“We knew what we were voting for when we cast our ballots for Trump. Obama wasn’t a bad president, but the entire system is broken and needed a wrecking ball taken to it. Trump is our wrecking ball. Tear it down so that we can build it back up.” ~Random Trump supporter from a discussion online.It was actually a calm discussion that wasn't peppered with vitriol; someone asked others to explain why they voted for Trump, knowing the things he said and did prior to the election, and people answered.
The thread that wound through most of the answers: they knew he was the worst choice, but that's what they wanted. They wanted to blow the process apart, and use his nearly guaranteed horrific job performance as a way to take a wrecking ball to everything.
I get that, I really do. People are tired of the status quo, of rich white men having control of the minutia of our lives. Tired of not having a voice. Tired of the bickering and political in-fighting, and the absolute stalemate of working representatives. People wanted change, and they didn’t see it happening by electing someone who is part of that elitist cadre.
Here’s the thing, though. When you take a wrecking ball to something, that thing doesn’t always get rebuilt. Often what you’re left with is a vacant lot that sits empty for years, because there’s nothing to replace it with. Sometimes you wind up with a pile of rubble that never moves and becomes infested with vermin, because there’s no one to haul away the detritus.
Without having concrete building plans in place, taking a wrecking ball to anything is simply an exercise in destruction.
Taking a wrecking ball to the Presidency of the United States is like tearing down a mansion because the bathroom is in ill repair. You might rebuild, but what goes up isn’t necessarily another beautiful mansion. It might just be two single-wide mobile homes built from corrugated sheet metal set down without a foundation.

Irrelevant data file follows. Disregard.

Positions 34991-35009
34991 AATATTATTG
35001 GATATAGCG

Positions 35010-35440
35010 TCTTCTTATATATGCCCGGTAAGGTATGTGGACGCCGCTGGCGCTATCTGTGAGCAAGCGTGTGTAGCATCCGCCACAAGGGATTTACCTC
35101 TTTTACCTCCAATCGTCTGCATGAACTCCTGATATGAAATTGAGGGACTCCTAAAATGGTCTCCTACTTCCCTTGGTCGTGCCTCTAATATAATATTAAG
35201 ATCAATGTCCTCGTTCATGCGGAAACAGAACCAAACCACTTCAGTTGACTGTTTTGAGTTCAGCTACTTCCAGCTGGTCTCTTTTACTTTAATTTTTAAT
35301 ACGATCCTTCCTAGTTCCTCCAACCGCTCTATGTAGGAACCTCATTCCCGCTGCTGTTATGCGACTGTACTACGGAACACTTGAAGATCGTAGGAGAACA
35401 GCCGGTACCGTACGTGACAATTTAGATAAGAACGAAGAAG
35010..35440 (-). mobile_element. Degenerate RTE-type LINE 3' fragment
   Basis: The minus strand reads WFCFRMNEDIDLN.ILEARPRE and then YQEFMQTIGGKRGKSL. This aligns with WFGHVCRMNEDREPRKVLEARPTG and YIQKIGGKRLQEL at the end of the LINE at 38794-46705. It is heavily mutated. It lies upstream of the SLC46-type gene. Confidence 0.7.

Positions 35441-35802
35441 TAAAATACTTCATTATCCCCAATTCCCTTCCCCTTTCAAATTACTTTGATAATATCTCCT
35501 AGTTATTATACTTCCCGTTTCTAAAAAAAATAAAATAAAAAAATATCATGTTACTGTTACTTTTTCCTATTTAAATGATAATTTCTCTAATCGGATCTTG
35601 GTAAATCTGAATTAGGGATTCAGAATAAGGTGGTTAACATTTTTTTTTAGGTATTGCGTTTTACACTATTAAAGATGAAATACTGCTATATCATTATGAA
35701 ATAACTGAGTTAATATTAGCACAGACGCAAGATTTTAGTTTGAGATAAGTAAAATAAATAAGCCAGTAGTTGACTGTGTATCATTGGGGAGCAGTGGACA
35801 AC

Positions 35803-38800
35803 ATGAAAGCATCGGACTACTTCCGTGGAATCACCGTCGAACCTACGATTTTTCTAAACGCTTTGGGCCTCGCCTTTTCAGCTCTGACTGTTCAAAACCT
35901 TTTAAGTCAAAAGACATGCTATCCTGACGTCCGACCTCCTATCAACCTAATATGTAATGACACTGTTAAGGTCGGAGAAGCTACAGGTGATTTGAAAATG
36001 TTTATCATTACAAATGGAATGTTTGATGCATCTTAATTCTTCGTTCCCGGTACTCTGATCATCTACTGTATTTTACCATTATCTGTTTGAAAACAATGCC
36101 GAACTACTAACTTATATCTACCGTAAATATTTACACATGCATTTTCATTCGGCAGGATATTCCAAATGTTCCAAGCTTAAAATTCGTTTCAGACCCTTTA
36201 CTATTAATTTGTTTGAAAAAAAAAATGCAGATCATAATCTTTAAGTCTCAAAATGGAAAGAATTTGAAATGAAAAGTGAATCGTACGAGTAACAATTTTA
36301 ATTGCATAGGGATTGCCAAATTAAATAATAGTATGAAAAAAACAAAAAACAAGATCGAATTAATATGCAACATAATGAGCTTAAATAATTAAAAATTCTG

But electing Trump as president in order to take a wrecking ball to the entire process of a functioning government goes beyond that. It’s destroying the beautiful family home set in the center of urban blight, and leaving all the decay around it.
The house was not the problem; the problem was with the neighborhood.
So a large number of people voted for Trump thinking they were effecting change, understanding it was going to rip apart the government that leads the free world. The problem is that they also voted back in the people who were largely responsible for how broken things have become. That wrecking ball should have been aimed at the House and the Senate, and ripped away from long-term and career politicians the power they crave for themselves.
Yes, you’re getting what you wanted: the President is going to chew up and then spit out every single thing that doesn’t benefit him directly. Your want of tearing down the office is happening, but the result probably won’t be what you were hoping for. When he’s done, when he has that catastrophic meltdown that most of us can see coming—even many of his supporters—there might not be anything left to build upon.